Could I go a whole day of telling the truth, the whole truth and nothing but the truth?
Yeah no problem.
Oops, I've blown it already.
If we never told any lies we'd struggle to hold down a job - in fact we'd never make it past the interview - we'd have no friends and families would be at war.
Would I tell my neighbour that I stopped going to the gym with her because she reeks of BO?
Could I break it to my cousin that when I said his newborn son was the cutest I'd ever seen, I was lying? And that in fact he'd be lucky to come last in a beautiful baby competition? Definitely not.
It is becoming increasingly acceptable to mislead and distort and I think it's time for those of us who feel strongly about truth to take a stand on this.
So I've made it my mission to not tell any porkies all day.
I wake up with a hangover and can just about stagger out of bed and on to the sofa. There's no way I'll make it to work. But this is no time for calling my boss and faking the flu. Taking a deep breath, I ring to tell her I'll be late.
"Are the trains up the spout?" she asks.
"Nope," I say. "I just can't be bothered getting up yet and can only face GMTV right now."
She shrieks, I think, because she's impressed and refreshed by my honesty... but then warns if I'm not at my desk in an hour I can spend every day watching Morning Television.
But before I struggle in there's Christmas thank-you letters to sort out. I write a quick note to tell my aunt to tell her that the knock-off perfume she gave me made me nauseous and will not wear it again.
And I've got a confession to make to my other half, too. Before she leaves for work I tell her I didn't get her that Casino Royale DVD for Christmas because she's such a huge James Bond fan.
No, I got it because I wanted to freeze-frame Daniel Craig in his trunks whenever he's out. (It's at 29mins 25secs in case you're interested.)
"I guessed as much," she says. "I've found the disc in the machine three times since Christmas - and I hadn't even taken the cellophane off it."
Walking to work, I pass my chirpy postman.
"Excuse me," I say as he cycles past. "You have a lovely smile - and your bum looks great on your bike."
Whoever said "truth hurts" should have seen the massive grin which was stretching right across his face. "Thanks love," he beams. "That's the nicest thing anyone's said to me for ages!"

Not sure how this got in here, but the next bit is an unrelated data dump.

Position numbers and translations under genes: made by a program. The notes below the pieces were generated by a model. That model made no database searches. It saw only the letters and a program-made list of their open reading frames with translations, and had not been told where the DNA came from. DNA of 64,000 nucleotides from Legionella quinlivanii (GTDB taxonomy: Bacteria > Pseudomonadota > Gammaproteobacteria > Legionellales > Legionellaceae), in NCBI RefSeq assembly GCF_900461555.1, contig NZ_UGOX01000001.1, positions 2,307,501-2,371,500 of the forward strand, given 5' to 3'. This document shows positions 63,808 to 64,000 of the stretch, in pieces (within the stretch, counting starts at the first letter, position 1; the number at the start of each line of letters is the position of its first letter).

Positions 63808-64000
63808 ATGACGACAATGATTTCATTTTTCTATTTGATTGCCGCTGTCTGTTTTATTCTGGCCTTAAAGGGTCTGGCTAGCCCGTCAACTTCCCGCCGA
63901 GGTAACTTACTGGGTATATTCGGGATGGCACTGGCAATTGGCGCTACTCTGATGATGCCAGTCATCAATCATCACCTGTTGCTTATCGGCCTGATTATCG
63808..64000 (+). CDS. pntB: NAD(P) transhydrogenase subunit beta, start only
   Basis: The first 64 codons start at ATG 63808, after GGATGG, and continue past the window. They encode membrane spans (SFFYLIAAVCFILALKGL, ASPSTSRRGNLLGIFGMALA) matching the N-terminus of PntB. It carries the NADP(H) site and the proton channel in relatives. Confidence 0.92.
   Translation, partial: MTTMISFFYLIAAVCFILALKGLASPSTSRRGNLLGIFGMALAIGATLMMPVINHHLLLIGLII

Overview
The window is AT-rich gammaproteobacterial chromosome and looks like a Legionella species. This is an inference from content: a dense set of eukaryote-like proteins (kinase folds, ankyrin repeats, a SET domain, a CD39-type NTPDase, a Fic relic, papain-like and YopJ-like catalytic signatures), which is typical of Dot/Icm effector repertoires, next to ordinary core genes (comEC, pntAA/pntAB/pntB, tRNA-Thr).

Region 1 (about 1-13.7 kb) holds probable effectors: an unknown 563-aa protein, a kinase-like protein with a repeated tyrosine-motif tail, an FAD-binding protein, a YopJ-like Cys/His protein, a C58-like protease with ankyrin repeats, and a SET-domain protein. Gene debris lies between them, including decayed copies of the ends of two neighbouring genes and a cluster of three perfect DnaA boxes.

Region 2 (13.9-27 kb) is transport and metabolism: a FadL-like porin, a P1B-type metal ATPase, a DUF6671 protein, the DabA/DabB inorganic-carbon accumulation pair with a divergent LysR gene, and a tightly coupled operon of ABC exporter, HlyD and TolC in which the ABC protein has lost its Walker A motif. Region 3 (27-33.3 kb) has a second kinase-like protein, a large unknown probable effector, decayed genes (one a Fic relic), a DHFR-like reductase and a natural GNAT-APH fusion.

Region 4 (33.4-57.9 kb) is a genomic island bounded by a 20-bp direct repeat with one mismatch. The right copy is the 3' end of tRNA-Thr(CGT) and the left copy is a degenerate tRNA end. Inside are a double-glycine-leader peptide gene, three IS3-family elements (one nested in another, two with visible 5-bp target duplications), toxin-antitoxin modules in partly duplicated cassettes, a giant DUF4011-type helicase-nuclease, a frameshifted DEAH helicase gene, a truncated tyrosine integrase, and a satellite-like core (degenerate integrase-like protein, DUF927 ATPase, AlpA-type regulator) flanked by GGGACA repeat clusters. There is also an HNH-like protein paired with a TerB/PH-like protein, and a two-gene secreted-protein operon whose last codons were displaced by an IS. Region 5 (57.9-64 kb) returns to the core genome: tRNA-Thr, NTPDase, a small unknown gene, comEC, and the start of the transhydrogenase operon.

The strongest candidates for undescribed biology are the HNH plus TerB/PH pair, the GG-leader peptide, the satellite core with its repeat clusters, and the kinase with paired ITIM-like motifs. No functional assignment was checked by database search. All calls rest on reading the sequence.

I'm getting the hang of this. On the train a man shoves his paper into my face. Normally I'd suffer in silence. Not today.
"Can you shift your paper, mate?" I snap.
He looks like I've just spat in his coffee and gets up to sit somewhere else. Result.
At the office, my boss doesn't look too pleased to see me.
"Did you finish that story I asked you to write yesterday?" she asks.
"No," I reply. "I spent the day looking at stuff online."
This might get dangerous. An email from a friend pops into my inbox. He had a New Year snog with my friend and wants to know if she's said anything about him since.
"Yes," I type. "She said you had halitosis, wouldn't fancy you in a million years and only snogged you because she was blind drunk.
"Best off sticking to women in your own league." His reply consists of two words, and they weren't "thank you".
At lunchtime I have wine with my meal. Usually I tell the waiter I love it even before it hits my lips. But I feel braver today. "That's minging," I announce.
And I'm just as courageous at the coffee shop.
"Your hot chocolate is so cold it's like chocolate milkshake," I tell the assistant. He looks confused - maybe he can't understand my african accent.
Somehow I make it to the end of the day. My boss asks for a quiet word before I go. It's probably to thank me for making such a monumental effort to come in this morning.
"You obviously took National Tell The Truth day very seriously," she says. "And so do I. Your dress? It's so not you."
Ouch! Maybe they were right after all - because that really did hurt.
- Geoffrey T. Muhoozi is a Ugandan trained Public Relations Practitioner and Journalist. He Studied at Makerere University Kampala and read Mass Communication with a bias in Public Relations. In between the course, he studied the Art of Public Speaking. He joined Uganda’s Leading Daily, The New Vision during his second year and practiced journalism till he left for The United Kingdom.In the UK, he persued an NCC International Diploma in Computing at London College of Business Studies and Computing. He went on to do a Masters Degree in Business Administration [MBA]specialsing in Marketing. In spite of being in The United Kingdom, he still contributes for The New Vision and The Sunday Vision newspapers when time allows.